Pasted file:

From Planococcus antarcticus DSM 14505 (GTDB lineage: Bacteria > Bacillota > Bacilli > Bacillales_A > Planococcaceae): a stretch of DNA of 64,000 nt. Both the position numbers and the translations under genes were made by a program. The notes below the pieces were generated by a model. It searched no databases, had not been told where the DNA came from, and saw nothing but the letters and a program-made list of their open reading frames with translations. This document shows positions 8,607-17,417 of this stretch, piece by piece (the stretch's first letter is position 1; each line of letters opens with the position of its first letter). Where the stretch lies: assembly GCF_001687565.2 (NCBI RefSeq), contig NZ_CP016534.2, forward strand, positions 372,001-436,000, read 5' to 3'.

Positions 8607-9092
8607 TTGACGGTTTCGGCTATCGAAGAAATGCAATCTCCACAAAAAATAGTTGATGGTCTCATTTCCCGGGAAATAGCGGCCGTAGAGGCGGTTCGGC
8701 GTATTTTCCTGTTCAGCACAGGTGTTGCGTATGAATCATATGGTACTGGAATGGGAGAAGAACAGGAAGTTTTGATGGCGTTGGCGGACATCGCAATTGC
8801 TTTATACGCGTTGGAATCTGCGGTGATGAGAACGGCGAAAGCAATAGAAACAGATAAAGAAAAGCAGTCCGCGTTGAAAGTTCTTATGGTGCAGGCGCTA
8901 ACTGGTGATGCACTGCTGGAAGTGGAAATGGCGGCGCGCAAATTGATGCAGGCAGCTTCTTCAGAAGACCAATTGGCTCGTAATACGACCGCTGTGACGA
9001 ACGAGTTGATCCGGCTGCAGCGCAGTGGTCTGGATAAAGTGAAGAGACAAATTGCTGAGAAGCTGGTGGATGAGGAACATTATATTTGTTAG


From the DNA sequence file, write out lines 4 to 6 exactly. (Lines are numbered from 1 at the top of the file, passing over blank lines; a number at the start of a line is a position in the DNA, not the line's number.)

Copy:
8701 GTATTTTCCTGTTCAGCACAGGTGTTGCGTATGAATCATATGGTACTGGAATGGGAGAAGAACAGGAAGTTTTGATGGCGTTGGCGGACATCGCAATTGC
8801 TTTATACGCGTTGGAATCTGCGGTGATGAGAACGGCGAAAGCAATAGAAACAGATAAAGAAAAGCAGTCCGCGTTGAAAGTTCTTATGGTGCAGGCGCTA
8901 ACTGGTGATGCACTGCTGGAAGTGGAAATGGCGGCGCGCAAATTGATGCAGGCAGCTTCTTCAGAAGACCAATTGGCTCGTAATACGACCGCTGTGACGA